Dr. Mapara seeks to further advance this approach through research he is pursuing in his laboratory to identify molecular switches that could turn off GVHD. “By finding potentially druggable targets, we could use a drug to suppress or prevent GVHD without blunting the anti-malignancy or GVL effect in patients with blood cancers. One signaling pathway we are particularly interested in is interferon/JAK/STAT1,” says Dr. Mapara. “A number of years ago, we found in mouse models that if you block the STAT1 pathway in donor cells, you are able to significantly reduce or even prevent GVHD. This was associated with the expansion of regulatory T cells. We are at the moment trying to understand in more detail in mouse models how to better manipulate that approach and how this will affect the anti-tumor response in the human setting.”
To accomplish this, Dr. Mapara and his colleagues are moving from using pure mouse models to working with humanized mouse models – the next step closer to clinical studies. “We are taking a certain strain of mice that are highly immunosuppressed, which allows us to establish a human blood system in these mice,” he says. “There is clear evidence that the interferon signaling the JAK/STAT pathway plays a significant role, not only in mice, but also in humans in terms of GVHD.”
The initial mouse studies from the Mapara laboratory have been recently confirmed by early clinical trials, which demonstrated that small molecular drugs inhibiting the JAK1/2 molecule (which is upstream of STAT) are active in patients with GVHD. “Based on our own studies and with the goal of further enhancing outcomes, we are now initiating a clinical trial that will focus on targeting JAK1 together with another key pathway, the IL-6 signaling pathway, in patients with steroid refractory GVHD,” says Dr. Mapara.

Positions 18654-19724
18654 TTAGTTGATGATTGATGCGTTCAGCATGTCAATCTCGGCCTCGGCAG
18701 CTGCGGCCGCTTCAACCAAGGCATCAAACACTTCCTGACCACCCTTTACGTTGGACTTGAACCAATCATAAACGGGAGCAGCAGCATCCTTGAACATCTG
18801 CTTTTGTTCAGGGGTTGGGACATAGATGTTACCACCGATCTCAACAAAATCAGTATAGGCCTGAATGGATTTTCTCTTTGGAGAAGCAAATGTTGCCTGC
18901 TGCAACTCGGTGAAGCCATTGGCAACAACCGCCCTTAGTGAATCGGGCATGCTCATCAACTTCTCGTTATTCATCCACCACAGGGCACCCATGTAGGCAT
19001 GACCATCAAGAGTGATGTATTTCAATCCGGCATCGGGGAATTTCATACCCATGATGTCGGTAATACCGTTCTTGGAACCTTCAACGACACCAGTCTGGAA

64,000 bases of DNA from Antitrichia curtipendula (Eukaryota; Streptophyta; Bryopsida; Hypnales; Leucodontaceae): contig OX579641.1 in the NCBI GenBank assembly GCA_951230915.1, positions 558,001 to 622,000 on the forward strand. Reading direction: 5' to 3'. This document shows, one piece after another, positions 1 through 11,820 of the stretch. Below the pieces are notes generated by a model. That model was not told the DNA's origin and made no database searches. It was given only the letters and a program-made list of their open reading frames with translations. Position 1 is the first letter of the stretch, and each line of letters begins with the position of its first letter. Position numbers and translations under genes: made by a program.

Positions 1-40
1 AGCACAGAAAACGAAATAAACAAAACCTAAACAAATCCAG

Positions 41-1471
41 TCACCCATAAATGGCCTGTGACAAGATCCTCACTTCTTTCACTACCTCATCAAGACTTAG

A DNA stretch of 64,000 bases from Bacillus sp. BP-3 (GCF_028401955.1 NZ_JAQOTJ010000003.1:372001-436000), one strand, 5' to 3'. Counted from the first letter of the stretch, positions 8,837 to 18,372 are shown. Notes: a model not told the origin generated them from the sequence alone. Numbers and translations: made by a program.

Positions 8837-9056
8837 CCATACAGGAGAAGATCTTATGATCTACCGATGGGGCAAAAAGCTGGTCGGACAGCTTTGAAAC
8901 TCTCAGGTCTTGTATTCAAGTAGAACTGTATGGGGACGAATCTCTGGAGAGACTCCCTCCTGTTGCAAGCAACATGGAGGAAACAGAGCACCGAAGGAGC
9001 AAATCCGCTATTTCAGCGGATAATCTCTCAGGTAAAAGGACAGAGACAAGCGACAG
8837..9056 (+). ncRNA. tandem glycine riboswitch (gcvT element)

“The environment at Columbia is unique as it allows us to conduct bench-to-bedside studies and then take clinical observations back to the bench to perform in-depth mechanistic studies,” adds Dr. Mapara. “By establishing the hematopoietic system of the patient and their cancers in mice, we can dissect these pathways and determine how they impact the development of GVHD or even GVL in a personalized approach. We expect that our pre-clinical studies will allow us to further refine our hypotheses and provide the rationale for new clinical trials.”
A Comprehensive Program in Cellular Immunotherapies
Scientific innovator and hematologist Pawel Muranski, MD, gained expertise in cell-based immunotherapy of cancer at the Surgery Branch of the National Cancer Institute and the National Institutes of Health, where he performed pioneering studies aimed at understanding the role of CD4+ T cells as mediators of curative anti-tumor immunity. Prior to joining Columbia, Dr. Muranksi served in the Hematology Branch of the National Heart, Lung and Blood Institute at the NIH. There his research focused on using T cell-based therapies to prevent viral infections in patients under-going donor-based stem cell transplantation for blood cancers and to treat other patients who developed life-threatening infections as a side effect of their anti-cancer therapies.
As head of the new Cellular Immunotherapy Laboratory in Columbia’s Good Manufacturing Practices (GMP) cell production lab, Dr. Muranski notes, “Developing a comprehensive program in cellular immunotherapies is a complex endeavor. Despite recent spectacular advances in the field of cancer immunotherapy, relatively few institutions have GMP laboratories with the capacity to grow and manipulate T cells. Our plan is to manufacture clinical grade immune cells based on the research taking place here at Columbia, as well as in the labs of our collaborators.”